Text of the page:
Philanthropy Must Change So Community Development Can Keep Changing for the Better


In the summer of 2020, American foundations, like businesses and institutions across the country, made powerful statements about racism and supporting Black communities. For foundations that have long funded community development, these statements were less an opening salvo than a recommitment.

For decades, community development has been one of the primary ways in which philanthropy has attempted to redress centuries of structural racism. But for foundations to have the impact that they seek on racial inequities, they will need to go beyond making big statements and modest changes to their funding priorities and the way they operate. As professionals close to philanthropy for much of our careers, we call for a broad effort among foundations across the country to step up and take greater risk to achieve greater impact.

Community development emerged during the 1960s and was deeply influenced by a new era in civil rights. At the time, many hoped that economic progress and political power would help to overcome racism and discrimination, as people of color with low incomes became more prosperous and the civil rights movement reformed overt biases in laws and civil structures. Community development was based on the idea that investment in local places and neighborhoods could be an engine for their growth. Resident participation in development was central to its approach.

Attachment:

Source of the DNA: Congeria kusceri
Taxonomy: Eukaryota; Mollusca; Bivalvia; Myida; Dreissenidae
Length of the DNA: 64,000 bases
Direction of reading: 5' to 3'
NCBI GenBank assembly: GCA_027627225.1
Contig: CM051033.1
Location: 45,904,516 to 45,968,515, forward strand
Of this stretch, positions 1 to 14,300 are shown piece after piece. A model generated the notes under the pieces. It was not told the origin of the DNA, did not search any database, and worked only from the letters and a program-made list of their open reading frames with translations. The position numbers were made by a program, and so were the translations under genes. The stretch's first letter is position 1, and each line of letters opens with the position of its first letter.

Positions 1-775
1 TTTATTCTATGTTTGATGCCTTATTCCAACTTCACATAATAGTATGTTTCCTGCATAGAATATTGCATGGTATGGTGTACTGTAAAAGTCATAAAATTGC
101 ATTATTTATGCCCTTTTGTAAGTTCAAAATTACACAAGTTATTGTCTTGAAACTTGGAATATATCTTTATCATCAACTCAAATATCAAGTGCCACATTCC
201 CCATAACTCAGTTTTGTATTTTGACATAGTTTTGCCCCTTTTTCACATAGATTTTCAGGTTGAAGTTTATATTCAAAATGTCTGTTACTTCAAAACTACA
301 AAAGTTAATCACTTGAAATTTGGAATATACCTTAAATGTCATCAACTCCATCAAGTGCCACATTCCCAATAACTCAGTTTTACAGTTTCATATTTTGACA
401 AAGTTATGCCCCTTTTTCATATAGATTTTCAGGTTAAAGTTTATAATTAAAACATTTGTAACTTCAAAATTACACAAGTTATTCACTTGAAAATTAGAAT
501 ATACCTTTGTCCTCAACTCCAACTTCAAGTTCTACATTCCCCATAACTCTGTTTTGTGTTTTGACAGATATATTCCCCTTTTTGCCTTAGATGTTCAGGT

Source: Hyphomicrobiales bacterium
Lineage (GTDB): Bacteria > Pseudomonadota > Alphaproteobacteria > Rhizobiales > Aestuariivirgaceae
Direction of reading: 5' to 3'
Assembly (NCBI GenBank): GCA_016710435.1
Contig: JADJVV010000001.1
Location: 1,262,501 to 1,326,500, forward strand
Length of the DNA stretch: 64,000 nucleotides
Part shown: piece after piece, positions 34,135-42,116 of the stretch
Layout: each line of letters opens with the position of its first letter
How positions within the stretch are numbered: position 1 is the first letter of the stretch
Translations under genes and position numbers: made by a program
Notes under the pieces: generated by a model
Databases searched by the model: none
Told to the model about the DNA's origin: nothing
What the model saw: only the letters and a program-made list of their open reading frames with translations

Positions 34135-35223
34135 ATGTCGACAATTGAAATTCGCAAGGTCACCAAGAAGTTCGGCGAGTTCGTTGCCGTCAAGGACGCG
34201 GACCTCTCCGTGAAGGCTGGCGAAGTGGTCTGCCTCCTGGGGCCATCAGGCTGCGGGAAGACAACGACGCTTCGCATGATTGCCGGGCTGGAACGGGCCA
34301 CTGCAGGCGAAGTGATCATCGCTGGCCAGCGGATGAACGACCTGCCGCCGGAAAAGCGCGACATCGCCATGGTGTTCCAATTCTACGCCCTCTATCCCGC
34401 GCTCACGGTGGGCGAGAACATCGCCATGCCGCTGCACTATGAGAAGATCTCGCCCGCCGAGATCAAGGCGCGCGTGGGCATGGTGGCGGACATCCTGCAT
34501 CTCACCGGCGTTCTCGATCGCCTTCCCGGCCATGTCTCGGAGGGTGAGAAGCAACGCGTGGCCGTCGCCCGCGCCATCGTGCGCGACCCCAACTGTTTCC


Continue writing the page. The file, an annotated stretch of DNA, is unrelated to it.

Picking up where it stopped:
Most community development rested on the fundamental orthodoxy that housing and economic development were the sources of economic growth. Unfortunately, investment in housing failed to reverse or mitigate decades-old policies that set the hard boundaries of racial segregation and social and economic inequity.

The past 60 years have taught us a lot about what drives prosperity and economic wellbeing. We now know that investing in young children creates social and economic returns superior to the stock market and that education and health are key to unlocking future job prospects. In other words, we have learned that we must invest in people as well as places.